Hydrodemolition Technology Deployed to Restore Wyoming Dam
The more than 90,000 dams in the U.S. serve a number of important purposes, including drinking water, irrigation, hydropower, flood control, and recreational opportunities. Unfortunately, the average age of a U.S. dam is 56 years, and 2,170 dams are classified as being “deficient, high-hazard potential.” It is hardly surprising, then, that the American Society of Civil Engineers recently gave the U.S. dam inventory an overall grade of “D.”
Fortunately, however, the latest hydrodemolition technology provides an effective and efficient method for repairing the country’s aging dam infrastructure. A recent project to rehabilitate the Alcova Dam in Wyoming demonstrates hydrodemolition’s value proposition for preserving these mission critical assets.
Owned by the U.S. Bureau of Reclamation, the Alcova Dam is an earthfill structure situated along the North Platte River in Central Wyoming. The dam is utilized for water storage and hydroelectric power generation.
NW Construction, tapped to manage and execute the Alcova Dam rehabilitation project, subcontracted with hydrodemolition specialist, Penn Hydro, Inc., to perform the removal of deteriorated concrete. Penn Hydro’s scope of work consisted of concrete removal from the spillway floor, walls and wall caps. Penn Hydro was also responsible for the collection, treatment and disposal of the hydrodemolition wastewater.
The project presented some unique challenges due to the terrain and the weather conditions. The dam’s spillway includes some very steep grades, vertical walls up to 60 ft (18m) high, and wall caps, all of which contained deteriorated concrete in need of removal and replacement with a fresh overlay. The Bureau’s recommendation for commencement of work on the spillway was October 2020—a time of year when lower water levels of the North Platte River provide the safest conditions for workers. However, the late Fall start could also prove to be difficult given the cold weather in Wyoming at that time of year.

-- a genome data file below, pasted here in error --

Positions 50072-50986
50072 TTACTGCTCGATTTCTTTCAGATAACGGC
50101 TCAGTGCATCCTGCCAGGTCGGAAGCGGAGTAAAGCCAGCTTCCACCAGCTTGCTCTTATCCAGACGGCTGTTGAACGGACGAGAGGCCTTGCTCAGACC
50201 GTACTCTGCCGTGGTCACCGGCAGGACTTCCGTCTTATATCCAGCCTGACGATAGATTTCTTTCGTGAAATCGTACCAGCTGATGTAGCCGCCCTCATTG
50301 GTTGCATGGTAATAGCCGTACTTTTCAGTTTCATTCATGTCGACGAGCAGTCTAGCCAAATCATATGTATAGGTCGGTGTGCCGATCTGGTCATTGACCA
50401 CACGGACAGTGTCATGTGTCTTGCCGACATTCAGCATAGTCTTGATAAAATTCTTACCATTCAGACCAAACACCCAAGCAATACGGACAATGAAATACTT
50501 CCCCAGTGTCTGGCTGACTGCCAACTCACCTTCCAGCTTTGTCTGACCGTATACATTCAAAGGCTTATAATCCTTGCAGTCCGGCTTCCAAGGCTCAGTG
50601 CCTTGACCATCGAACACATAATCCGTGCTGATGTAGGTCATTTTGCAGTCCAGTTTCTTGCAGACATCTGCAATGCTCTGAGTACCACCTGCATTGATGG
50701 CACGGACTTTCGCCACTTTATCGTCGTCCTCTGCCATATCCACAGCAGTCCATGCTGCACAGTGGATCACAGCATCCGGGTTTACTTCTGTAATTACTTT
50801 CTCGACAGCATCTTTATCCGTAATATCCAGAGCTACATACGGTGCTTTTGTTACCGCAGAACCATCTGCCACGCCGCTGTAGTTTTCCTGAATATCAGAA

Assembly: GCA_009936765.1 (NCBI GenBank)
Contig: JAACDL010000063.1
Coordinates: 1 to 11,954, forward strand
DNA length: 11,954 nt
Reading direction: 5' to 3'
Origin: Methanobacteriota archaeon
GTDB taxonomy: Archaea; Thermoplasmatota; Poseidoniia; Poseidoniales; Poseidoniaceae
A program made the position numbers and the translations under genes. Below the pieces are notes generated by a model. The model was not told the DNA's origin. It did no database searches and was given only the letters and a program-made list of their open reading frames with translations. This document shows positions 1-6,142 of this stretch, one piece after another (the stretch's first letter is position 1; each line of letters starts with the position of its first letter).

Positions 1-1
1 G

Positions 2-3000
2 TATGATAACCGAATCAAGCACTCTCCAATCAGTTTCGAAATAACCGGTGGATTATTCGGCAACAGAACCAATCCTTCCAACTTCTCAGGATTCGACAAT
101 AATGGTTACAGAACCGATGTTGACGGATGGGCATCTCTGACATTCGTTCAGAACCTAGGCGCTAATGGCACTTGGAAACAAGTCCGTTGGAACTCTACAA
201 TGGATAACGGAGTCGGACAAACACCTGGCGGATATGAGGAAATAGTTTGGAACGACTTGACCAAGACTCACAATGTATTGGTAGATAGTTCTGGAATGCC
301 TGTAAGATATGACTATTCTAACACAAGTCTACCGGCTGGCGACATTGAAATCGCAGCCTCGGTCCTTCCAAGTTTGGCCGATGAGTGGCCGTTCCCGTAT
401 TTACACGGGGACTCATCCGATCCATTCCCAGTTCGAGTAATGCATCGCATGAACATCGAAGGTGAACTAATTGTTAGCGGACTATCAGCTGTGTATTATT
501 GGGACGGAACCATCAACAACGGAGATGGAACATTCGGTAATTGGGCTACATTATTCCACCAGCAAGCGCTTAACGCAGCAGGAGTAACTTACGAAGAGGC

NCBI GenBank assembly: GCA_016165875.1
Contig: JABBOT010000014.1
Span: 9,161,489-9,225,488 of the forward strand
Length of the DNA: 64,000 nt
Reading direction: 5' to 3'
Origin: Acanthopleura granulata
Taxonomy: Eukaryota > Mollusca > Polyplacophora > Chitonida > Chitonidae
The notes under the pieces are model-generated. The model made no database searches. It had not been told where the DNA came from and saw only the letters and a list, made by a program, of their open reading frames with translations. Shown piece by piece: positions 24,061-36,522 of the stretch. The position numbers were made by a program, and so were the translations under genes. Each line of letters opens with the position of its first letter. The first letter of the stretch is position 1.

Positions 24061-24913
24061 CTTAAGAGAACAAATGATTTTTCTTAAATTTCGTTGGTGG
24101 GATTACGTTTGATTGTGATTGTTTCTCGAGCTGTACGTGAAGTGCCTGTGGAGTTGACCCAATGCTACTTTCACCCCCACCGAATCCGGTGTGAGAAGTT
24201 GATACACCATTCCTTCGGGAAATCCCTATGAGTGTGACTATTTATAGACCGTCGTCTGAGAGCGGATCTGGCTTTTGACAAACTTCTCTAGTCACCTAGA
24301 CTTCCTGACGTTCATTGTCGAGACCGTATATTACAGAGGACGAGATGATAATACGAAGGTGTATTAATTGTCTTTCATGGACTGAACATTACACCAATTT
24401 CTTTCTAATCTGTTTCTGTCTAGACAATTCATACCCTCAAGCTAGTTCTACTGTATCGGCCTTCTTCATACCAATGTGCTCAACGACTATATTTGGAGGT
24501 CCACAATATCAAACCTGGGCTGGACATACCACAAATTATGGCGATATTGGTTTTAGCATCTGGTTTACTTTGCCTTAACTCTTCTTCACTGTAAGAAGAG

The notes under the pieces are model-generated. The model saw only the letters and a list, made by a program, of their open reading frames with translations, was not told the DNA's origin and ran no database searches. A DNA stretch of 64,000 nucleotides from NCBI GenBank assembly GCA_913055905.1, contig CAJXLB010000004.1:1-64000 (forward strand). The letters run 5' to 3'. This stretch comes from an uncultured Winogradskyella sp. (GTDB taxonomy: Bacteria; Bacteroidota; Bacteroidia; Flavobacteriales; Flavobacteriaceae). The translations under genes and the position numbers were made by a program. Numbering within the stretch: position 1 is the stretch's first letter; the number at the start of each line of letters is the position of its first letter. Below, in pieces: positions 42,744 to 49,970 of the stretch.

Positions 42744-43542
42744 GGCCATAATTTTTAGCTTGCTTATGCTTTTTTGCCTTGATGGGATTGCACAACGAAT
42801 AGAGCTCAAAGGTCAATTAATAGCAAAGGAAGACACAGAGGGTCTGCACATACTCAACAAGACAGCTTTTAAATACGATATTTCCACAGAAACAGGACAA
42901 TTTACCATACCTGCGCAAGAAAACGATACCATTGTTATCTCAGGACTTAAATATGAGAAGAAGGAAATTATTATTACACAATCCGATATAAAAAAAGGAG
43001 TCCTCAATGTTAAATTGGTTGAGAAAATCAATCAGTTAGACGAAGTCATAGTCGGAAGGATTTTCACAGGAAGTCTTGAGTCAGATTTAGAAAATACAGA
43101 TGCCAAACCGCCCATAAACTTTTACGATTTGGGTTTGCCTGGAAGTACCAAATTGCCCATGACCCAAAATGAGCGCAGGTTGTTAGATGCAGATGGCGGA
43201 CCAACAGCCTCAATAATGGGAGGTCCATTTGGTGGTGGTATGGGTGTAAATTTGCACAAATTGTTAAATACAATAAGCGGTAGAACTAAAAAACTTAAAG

Penn Hydro needed a hydrodemolition robot that was highly versatile. and would perform consistently in these challenging conditions. The company Conjet Automated Concrete Removal (ACR™) Robot 557 to handle this complex project. The 557 has a number of strengths, including its versatility, productivity and the high level of customer support provided by Conjet’s team located in Sweden and North America.
Penn Hydro’s initial scope of work yielded a schedule of roughly 10 weeks. The concrete strength of the spillway floor and walls was tested to be 5,000 psi. The volume of concrete removal was estimated at 209.2 yd3 (160 m3) of concrete on the spillway floor and walls for an average depth of 6 in (15 cm). An additional 140 yd3 (107 m3) of concrete was estimated for removal on the spillway wall caps for an average depth of 15 in (38 cm).